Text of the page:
I would doubt they want to buy anything from RadioShack.
They're just going to sell most of what you could get at a Shack, for half the price, leaving a couple of hobbyists and a bored teenage salesman as the last humans in a RSH store...
MUCH HAS BEEN WRITTEN IN THE PRESS ABOUT MY RadioShack (SYM: RSH) RECOMMENDATION IN JUNE OF LAST YEAR.
At the time I recommended it, RadioShack had just replaced poor performing CEO David Edmondson with retail-turnaround guru Julian Day.
Mr. Day was just coming off a huge success, helping billionaire value investor Edward Lampert increase the operating performance of Sears Holding Corp (SYM: SHLD) after the merger between Sears and K-Mart.
The plan was to work his turnaround magic at RadioShack, and from what I could see by looking at the financials - it was very doable:
Year 1998 1999 2000 2001 2002 2003 2004 2005
Sales ($bil) 3.5 4.1 4.7 4.7 4.5 4.6 4.8 5.0
Gross Margin % 52.1 50.5 49.4 48.6 48.9 49.8 50.3 46.7
Op. Margin % 14.4 14.5 15.4 12.9 11.8 12.4 13.6 9.3
Net Profit Margin % 6.8 7.4 7.7 6.1 5.6 6.4 7.0 4.2
The first thing that you�ll notice is that from 1998 to 2005, sales increased from $3.5 billion to $5 billion. Not too shabby at first glance.
But over the same period, gross margins declined from 52.1% to 46.7%. That meant that the company was paying manufacturers more money for the products they were retailing. This is a very hard thing to do in an environment where China is making all sorts of electronics cheaper.
Operating margins also trended downward the entire time, going from a high of 14.4% to 9.3% in 2005. That meant the company had higher selling, general and administrative costs than they should.
In a period where the company paid down 10% of their debt � and lowered its interest expense - operating margins should have been going higher instead of lower.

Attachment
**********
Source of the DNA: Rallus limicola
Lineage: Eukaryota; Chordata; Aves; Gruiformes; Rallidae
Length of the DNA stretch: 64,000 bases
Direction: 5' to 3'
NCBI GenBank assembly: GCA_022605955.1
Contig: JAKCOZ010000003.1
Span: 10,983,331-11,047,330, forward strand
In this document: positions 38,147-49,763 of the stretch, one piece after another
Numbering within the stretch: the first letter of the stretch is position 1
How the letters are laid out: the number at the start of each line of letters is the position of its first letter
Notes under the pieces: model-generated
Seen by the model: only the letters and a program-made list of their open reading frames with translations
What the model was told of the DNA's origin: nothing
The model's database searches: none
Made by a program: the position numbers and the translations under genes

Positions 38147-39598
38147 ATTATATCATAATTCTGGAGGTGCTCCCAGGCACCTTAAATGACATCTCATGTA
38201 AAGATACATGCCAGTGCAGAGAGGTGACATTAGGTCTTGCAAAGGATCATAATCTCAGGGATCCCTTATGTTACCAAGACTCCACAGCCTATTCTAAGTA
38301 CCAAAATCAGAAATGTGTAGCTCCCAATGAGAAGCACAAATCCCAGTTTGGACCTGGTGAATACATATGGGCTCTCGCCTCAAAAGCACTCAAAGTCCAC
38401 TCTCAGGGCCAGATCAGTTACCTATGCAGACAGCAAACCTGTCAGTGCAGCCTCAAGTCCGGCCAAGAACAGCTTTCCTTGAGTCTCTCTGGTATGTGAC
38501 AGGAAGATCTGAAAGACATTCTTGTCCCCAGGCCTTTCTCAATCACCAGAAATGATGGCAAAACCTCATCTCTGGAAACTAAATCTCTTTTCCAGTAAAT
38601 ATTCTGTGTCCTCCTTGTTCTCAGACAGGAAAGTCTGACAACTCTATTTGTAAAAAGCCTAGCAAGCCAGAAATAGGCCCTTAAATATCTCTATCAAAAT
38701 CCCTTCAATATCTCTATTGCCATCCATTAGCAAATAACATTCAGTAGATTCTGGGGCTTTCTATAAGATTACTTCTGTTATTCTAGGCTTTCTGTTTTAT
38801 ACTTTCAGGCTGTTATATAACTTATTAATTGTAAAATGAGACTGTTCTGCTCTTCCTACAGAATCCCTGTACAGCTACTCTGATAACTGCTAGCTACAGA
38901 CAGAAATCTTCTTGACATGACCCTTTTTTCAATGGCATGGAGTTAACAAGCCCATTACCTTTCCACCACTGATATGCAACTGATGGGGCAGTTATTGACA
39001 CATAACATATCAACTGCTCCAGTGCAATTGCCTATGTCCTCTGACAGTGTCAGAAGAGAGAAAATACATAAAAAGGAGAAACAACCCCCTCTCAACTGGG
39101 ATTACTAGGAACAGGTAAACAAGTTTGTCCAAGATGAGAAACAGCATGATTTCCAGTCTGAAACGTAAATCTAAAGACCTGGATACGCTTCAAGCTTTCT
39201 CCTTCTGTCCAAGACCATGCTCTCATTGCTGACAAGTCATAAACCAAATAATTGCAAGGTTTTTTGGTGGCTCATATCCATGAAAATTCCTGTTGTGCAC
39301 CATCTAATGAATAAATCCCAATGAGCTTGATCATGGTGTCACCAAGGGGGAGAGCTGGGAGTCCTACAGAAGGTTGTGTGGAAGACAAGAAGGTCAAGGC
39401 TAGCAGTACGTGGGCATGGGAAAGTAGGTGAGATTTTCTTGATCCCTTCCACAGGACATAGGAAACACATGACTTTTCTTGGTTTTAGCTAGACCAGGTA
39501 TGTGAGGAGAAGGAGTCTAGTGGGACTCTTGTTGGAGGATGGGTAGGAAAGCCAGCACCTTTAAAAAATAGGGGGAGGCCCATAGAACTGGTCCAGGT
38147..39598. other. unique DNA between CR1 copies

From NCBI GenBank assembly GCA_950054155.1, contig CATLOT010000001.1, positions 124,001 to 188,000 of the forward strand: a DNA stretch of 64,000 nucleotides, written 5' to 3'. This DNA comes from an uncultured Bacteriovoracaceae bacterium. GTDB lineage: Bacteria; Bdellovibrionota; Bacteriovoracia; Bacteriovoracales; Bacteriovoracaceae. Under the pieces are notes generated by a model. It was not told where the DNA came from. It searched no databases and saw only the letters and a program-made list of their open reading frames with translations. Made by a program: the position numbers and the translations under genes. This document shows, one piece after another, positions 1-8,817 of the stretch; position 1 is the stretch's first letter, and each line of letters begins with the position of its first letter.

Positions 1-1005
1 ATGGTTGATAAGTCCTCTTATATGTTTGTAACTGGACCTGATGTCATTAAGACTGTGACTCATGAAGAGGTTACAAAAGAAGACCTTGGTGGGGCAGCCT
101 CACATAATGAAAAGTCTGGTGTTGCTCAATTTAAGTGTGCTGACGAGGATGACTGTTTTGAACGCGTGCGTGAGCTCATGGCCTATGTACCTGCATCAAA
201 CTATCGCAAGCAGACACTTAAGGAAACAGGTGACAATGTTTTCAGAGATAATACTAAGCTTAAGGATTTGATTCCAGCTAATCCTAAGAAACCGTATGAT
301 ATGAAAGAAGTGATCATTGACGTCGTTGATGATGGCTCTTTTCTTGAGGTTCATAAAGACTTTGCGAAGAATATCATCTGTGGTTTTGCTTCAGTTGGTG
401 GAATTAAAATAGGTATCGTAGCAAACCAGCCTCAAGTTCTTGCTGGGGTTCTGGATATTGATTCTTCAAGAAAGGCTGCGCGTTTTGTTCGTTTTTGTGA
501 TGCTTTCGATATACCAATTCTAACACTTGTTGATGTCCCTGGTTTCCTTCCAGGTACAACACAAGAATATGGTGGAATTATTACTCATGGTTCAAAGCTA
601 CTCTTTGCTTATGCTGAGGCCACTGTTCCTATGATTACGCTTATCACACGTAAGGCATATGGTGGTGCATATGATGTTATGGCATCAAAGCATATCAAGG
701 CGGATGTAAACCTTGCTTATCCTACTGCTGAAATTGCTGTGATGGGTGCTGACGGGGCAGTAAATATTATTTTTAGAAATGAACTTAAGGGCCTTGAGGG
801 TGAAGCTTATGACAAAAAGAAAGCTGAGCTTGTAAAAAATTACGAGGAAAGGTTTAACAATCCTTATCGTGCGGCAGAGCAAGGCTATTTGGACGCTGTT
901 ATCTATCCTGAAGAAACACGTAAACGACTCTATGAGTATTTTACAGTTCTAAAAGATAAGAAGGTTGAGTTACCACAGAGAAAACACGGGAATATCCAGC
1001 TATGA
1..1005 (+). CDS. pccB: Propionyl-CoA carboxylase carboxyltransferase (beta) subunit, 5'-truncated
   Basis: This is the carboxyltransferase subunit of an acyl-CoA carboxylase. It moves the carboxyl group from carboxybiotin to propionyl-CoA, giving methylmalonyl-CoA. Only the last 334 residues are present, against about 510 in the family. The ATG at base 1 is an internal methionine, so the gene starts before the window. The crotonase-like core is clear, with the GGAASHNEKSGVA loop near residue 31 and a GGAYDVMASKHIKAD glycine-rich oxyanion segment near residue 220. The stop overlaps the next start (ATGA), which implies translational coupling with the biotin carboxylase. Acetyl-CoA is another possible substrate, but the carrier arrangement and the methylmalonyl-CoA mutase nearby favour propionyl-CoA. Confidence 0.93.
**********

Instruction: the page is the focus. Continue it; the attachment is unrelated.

Last but not least, net profit margins sank from 6.8% to a dismal 4.2%. In a company that does $5 billion in sales, that means a decrease in net income of over $120 million.
As I studied all this information, it occurred to me that from 2000 to 2006, one person was running the company - David Edmondson. It was only after he came on board that RadioShack's numbers fell apart.
Naturally, the stock price soon followed, with the shares collapsing from the $35 range to the $16 range.
i believe sears price went to 198.00 per share
it is now around 135.00 just like rsh. dummies,
you need an increase in gross sales after you
recyle the dramatic cuts. rsh biggest sales were
in a mature market, cell phones. as this business
losses market share rsh will hurt. they need to
replace lambert and day with merchandisers.
Retail Distributor Turnaround Plan 101
Mr. Day knew, as do all good managers, that his first priority was to "right-size" the income statement.
That meant he was going to have to study the most important metrics in retail: revenue per square foot, cost per square foot and profit per square foot.
To increase gross margins, Mr. Day had to look at which products were least profitable and replace them, using the space instead for products that were more profitable.
To increase operating margins, Mr. Day would have to lay off hundreds, if not thousands, of good and honest workers through store closings and general releases.
(I know there was an uproar about this, but the reality is that many of the workers who were laid off shouldn�t have been there in the first place.)
Based on Mr. Day's past experiences, neither feat seemed too difficult to achieve.
Indeed, every percentage point that a $5 billion company like RadioShack increases its profit margins means an additional $50 million in profits, which is an extra 37 cents per share.
Ultimately, the goal was for net profit margins to advance from 4.2% back to 7.7%.
In 2005 alone, that would have meant RadioShack's profits would have been $333 million, or 56% higher than what they were. As a result, per share earnings would have soared from $1.43 to $2.23.
At 15 times earnings, the stock would be selling in the $30 - 40 range.
A Classic Fallen Angel Stock
Forget new store openings. Forget additional revenue growth. And forget any big promises for world domination.
Based solely on a rebound in profits, it was clear to me that RadioShack shares were a bargain at $16.25.
But soon after recommending the stock, Wall Street seemed to wake up to the fact that RadioShack's problems were fixable and that Julian Day was the right man for the job.
Within months, the shares started moving upward, hitting a high of $35 earlier this year. (We sold the stock at $29.31.)
Requires membership to read (and probably suspension of common sense as we stare at mostly-empty RSH stores that have falling same-store sales volume and nothing in them except a few batteries that anyone really would want).